Chief Digital Technology Officer & SVP
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Big Week for Vietnam: Good and Challenging
In this blog, I am always eager to discuss Vietnam and its booming technology industry. With software development centers across Vietnam, Harvey Nash knows firsthand how rapidly this country is becoming a valuable contributor to the global technology marketplace. The WTO just last week economized Vietnam's increasing influence in the global economy and community, making the country its 150th member. Bill Gates visited Vietnam this year and now another tremendously high-profile American is stopping by. President George Bush, during his eight-day Asia tour will visit Vietnam and attend the Pacific Rim summit in Vietnam.
Many pundits are wondering how the Vietnamese will receive the President now that the U.S. legislation to normalize trade relations failed in the U.S. House of Representatives. I think the President can expect a cooler reception as so many in Vietnam felt the trade deal was a done deal after the WTO entrance. Cooler because of shock. Many businesses in the U.S. were surprised too, after all Vietnam has the fastest growing economy outside of China.
But I believe the shock will wear off quickly and the world we continue to focus on the vast talent and capabilities of Vietnam. Companies like Intel, Nike and Microsoft are already making large, long-term commitments to the Vietnamese marketplace, which is incredible testimony to the viability of the country's talent resources and business expertise.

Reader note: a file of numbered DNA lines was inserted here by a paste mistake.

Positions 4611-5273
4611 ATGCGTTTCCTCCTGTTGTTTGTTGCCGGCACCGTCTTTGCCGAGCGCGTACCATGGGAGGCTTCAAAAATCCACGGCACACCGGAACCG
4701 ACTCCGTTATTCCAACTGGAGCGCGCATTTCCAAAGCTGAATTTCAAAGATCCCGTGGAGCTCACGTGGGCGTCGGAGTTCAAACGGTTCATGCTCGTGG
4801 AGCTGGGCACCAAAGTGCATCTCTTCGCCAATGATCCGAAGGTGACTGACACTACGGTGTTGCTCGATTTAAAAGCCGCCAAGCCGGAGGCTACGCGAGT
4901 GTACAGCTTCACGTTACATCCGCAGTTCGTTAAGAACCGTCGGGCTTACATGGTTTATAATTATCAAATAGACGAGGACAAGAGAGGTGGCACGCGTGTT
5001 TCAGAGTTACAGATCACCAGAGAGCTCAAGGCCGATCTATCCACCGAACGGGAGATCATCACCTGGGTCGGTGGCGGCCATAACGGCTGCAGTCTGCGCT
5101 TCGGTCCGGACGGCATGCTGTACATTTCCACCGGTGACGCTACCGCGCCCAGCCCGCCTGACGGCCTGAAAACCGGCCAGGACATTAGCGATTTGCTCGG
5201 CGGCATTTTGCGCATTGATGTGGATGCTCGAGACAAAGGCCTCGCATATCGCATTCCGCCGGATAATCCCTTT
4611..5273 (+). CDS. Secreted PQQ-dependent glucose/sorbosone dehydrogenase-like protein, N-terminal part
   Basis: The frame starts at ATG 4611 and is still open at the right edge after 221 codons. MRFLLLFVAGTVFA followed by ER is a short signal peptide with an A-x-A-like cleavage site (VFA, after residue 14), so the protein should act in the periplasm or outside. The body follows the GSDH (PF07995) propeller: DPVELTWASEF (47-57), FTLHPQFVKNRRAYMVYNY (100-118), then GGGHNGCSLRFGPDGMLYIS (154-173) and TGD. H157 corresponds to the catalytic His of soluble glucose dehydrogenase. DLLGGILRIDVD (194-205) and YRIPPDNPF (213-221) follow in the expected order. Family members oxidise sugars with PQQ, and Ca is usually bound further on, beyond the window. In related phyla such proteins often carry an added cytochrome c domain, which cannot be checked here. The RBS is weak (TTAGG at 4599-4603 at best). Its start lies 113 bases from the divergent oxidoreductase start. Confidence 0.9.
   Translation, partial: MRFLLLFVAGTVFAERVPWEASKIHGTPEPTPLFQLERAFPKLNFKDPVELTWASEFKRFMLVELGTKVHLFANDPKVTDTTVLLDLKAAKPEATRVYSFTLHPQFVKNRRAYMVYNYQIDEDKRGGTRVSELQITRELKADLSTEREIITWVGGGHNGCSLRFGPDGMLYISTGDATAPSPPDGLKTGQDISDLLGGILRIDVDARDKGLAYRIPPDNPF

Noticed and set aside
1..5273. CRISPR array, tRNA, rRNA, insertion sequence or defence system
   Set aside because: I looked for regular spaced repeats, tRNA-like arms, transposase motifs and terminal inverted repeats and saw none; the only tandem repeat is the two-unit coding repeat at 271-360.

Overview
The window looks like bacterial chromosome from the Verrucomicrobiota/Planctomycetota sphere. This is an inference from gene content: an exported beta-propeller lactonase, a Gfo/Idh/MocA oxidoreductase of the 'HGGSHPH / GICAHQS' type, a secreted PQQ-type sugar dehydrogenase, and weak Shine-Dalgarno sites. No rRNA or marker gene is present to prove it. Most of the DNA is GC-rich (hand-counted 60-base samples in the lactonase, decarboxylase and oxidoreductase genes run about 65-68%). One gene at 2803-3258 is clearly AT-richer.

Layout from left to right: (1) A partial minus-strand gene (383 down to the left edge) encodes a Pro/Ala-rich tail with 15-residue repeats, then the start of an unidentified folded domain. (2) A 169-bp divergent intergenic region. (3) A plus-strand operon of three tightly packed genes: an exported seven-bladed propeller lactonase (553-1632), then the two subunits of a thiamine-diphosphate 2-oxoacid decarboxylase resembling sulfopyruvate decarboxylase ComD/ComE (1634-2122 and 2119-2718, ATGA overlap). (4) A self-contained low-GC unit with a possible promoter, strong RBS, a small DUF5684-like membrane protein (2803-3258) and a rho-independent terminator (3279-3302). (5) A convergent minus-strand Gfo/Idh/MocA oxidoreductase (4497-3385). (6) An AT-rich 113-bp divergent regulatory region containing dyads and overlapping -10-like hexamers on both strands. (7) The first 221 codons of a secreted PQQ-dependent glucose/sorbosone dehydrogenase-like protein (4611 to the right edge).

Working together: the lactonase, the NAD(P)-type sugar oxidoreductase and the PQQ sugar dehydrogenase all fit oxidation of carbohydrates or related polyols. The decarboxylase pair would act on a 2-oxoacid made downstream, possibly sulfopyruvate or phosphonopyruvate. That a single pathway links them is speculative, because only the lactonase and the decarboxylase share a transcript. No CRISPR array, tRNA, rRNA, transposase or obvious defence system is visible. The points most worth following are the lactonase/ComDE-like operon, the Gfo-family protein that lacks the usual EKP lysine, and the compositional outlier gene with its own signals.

It is my belief that the U.S.'s approach is mimicking that of our earlier approach to China. After years of standing on the outside looking in to the Chinese marketplace, judging and withholding trade incentives, the U.S. has decided to engage. Many believed that bringing fair practices and better employment standards to China through more business partnerships can only continue to slowly improve the country and its citizens' quality of life. And they have seen success.
Now it seems the U.S. government may be eager to use that distanced approach on Vietnam. However, we could be missing a very pretty boat waiting too long to engage this exciting marketplace. I say jump into Vietnam while you can and there is still room for big opportunities, big success and big change!